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South African police arrest man who says he started deadly fire to hide murder

Medics and emergency works at the scene of a deadly blaze in downtown Johannesburg on August 31, 2023 (Jerome Delay/AP, file)
Medics and emergency works at the scene of a deadly blaze in downtown Johannesburg on August 31, 2023 (Jerome Delay/AP, file)

A man was arrested on Tuesday and will face 76 counts of murder after telling an inquiry that he started a deadly building fire in South Africa last year while trying to get rid of the body of someone he had strangled in the apartment complex.

The shocking confession came when the man was giving evidence at the public inquiry into the causes of the night-time fire in Johannesburg in August, which was one of South Africa’s worst disasters with its death toll of 76.

The 29-year-old man, who was not named, said he had killed a man in the basement of the rundown building on the night of the fire by beating him and strangling him, according to South African media reports of the evidence.

He said he then poured petrol on the man’s body and set it alight with a match.

He testified that he was a drug user and was told to kill the man by a Tanzanian drug dealer who lived in the building.

Hours later, police said they had arrested the man after his evidence.

He is also facing 120 counts of attempted murder and a charge of arson, police said in a statement.

He would appear in court in Johannesburg soon, police said, without giving a date.

The inquiry he was testifying at is not a criminal proceeding and his confession came as a complete surprise. The inquiry is looking into what caused the fire and what safety failures might have resulted in so many people dying, and he testified because he was a resident of the building.

The panel in charge of the inquiry ordered that he not be identified after his evidence and a lawyer leading the questioning of witnesses said that his confession could not be used against him because it was not a criminal hearing.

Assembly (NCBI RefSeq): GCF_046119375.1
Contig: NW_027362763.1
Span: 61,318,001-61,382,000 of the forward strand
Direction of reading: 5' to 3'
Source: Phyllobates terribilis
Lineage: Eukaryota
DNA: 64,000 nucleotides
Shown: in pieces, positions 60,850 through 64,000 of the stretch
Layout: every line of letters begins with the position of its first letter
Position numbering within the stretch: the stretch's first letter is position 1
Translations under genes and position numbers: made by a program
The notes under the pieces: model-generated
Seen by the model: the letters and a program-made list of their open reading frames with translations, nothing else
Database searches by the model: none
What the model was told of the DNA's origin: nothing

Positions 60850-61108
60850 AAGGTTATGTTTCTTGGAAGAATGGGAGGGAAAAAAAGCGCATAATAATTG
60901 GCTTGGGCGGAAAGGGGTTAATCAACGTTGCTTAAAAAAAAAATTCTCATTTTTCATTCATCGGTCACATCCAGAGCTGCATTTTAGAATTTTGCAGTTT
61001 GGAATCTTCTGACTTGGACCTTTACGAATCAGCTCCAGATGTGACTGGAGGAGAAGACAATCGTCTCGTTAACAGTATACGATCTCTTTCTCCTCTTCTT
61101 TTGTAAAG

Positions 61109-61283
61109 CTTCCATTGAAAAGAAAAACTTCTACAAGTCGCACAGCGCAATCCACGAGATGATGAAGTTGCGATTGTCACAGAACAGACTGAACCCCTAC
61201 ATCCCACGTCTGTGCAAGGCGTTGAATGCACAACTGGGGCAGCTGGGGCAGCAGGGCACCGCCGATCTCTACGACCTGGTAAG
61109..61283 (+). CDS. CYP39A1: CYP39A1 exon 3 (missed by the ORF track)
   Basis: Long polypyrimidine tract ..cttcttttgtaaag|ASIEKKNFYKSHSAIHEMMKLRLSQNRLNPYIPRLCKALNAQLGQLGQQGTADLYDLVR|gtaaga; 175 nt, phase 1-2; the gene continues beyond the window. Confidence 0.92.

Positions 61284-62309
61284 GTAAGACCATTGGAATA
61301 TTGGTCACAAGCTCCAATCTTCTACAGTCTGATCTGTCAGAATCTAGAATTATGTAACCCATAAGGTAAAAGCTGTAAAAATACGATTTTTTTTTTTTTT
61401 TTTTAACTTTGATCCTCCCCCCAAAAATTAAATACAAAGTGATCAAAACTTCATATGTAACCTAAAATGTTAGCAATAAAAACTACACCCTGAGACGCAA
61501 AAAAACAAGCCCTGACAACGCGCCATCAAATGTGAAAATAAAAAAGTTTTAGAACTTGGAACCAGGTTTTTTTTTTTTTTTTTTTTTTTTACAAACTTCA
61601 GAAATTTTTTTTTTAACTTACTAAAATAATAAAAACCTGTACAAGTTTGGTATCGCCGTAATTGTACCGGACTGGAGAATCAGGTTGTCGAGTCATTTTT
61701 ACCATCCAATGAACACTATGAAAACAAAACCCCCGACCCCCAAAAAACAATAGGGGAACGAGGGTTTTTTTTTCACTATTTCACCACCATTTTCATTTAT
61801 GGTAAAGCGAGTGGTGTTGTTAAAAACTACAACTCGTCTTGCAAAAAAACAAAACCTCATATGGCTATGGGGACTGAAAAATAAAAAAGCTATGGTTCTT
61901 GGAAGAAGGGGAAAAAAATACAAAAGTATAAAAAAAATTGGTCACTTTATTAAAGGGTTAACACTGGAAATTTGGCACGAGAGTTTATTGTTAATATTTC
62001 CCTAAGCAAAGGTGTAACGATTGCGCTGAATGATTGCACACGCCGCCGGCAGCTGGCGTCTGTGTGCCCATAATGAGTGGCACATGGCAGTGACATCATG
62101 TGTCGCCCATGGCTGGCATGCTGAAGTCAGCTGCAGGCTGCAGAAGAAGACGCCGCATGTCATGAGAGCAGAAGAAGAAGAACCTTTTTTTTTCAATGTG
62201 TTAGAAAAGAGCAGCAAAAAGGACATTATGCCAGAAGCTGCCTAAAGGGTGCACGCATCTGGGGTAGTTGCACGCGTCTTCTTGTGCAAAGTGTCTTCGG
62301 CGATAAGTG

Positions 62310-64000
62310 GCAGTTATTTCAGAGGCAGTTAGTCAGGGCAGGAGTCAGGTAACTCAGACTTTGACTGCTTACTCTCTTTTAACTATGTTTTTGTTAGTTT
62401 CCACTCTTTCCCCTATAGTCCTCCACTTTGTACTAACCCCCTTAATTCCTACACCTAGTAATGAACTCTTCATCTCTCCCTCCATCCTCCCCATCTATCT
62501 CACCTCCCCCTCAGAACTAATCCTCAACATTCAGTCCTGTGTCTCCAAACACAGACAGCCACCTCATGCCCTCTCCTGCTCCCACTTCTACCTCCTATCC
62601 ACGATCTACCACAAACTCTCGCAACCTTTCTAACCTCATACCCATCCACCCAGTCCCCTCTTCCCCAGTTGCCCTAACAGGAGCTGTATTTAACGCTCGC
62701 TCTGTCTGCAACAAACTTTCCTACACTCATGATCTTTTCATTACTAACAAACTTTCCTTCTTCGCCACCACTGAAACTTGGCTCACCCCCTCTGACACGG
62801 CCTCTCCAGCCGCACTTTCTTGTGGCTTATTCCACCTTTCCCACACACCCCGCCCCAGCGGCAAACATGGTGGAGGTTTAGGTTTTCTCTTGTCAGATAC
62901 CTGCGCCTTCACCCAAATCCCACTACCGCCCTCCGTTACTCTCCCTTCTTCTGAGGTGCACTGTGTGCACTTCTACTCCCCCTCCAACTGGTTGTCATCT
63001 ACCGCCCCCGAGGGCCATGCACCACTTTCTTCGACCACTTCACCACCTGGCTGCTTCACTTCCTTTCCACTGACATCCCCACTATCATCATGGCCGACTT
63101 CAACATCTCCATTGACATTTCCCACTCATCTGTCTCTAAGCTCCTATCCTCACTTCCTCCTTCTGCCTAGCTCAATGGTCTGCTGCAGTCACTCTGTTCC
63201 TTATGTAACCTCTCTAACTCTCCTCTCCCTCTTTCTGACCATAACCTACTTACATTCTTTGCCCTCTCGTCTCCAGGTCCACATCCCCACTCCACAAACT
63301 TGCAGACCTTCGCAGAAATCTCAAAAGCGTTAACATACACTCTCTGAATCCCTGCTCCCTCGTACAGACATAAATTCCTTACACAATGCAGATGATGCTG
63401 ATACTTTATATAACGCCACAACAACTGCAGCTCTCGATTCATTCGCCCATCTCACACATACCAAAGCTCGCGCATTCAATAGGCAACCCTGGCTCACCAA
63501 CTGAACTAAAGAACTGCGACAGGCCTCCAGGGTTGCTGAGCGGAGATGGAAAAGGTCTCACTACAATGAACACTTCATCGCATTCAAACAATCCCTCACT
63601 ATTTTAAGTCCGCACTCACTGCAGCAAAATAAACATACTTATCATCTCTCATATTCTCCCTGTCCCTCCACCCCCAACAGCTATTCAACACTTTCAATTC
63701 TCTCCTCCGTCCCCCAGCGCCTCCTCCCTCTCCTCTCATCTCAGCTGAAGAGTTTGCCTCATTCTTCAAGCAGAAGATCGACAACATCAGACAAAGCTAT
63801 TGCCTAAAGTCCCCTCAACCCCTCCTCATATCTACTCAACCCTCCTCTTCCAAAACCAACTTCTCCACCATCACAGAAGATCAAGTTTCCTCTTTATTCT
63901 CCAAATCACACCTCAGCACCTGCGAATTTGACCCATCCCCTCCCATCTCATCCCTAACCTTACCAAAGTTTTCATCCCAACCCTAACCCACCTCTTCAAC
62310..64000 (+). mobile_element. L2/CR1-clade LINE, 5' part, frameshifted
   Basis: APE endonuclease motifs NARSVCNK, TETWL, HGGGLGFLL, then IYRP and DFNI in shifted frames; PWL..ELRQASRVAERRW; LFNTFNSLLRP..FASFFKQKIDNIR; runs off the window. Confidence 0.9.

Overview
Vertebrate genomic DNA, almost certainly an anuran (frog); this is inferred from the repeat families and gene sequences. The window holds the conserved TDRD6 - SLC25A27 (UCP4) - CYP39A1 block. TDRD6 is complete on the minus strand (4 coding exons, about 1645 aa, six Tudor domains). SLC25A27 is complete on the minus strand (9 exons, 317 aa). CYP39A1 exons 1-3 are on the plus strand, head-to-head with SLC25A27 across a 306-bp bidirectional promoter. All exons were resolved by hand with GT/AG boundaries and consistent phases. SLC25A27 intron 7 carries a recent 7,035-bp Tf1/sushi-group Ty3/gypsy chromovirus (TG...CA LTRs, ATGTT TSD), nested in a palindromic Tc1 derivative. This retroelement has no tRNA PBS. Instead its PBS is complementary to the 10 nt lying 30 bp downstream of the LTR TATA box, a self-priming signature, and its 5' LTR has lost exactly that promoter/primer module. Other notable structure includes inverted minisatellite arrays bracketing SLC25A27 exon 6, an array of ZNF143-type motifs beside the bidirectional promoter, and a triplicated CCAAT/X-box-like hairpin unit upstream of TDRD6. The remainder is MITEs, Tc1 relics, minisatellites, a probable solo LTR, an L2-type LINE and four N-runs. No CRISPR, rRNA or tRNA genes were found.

South Africa
President Cyril Ramaphosa ordered an inquiry (Yui Mok/PA)

South African media referred to him as Mr X when reporting on his claim that he caused the fire that ripped through the dilapidated five-storey building in the city’s Marshalltown district, killing dozens, including at least 12 children. More than 80 people were injured.

The fire drew the world’s attention to central Johannesburg’s long-running problem with “hijacked buildings”, rundown structures that have been taken over by squatters and abandoned by authorities.

There are many of them in the old centre of the city, officials say, illustrating the decay of parts of South Africa’s largest city and one of the African continent’s most important economic hubs.

The city of Johannesburg owned the building, but it had been taken over by illegal landlords, who were renting out space to hundreds of poor people desperate for somewhere to live. Many of the building’s occupants were immigrants suspected of being in South Africa illegally.

It also sparked anger in South Africa that authorities should seemingly be so powerless to stop the illegal takeover of such buildings.

In his evidence, Mr X said that the building was a haven of criminality and was being run by drug dealers. He also claimed there were more bodies in the basement of the building — which he called a “slaughterhouse” — before the fire.

South African police opened a criminal case in the days after the fire five months ago but no one had been arrested until Tuesday.

Emergency service officials said that they found most of the fire escapes in the building had been locked or chained closed that night, making it even deadlier.

Some people jumped out of windows — some as high as three floors up — to escape the inferno, according to witnesses and health officials.

Some said they had to throw their babies and children out, hoping they would be caught by people below.

Many of the injured suffered broken limbs and backs from jumping out the windows.

South African President Cyril Ramaphosa ordered the inquiry into the disaster, which started in October by hearing evidence from emergency services personnel who first responded to the fire in the early morning hours of August 31.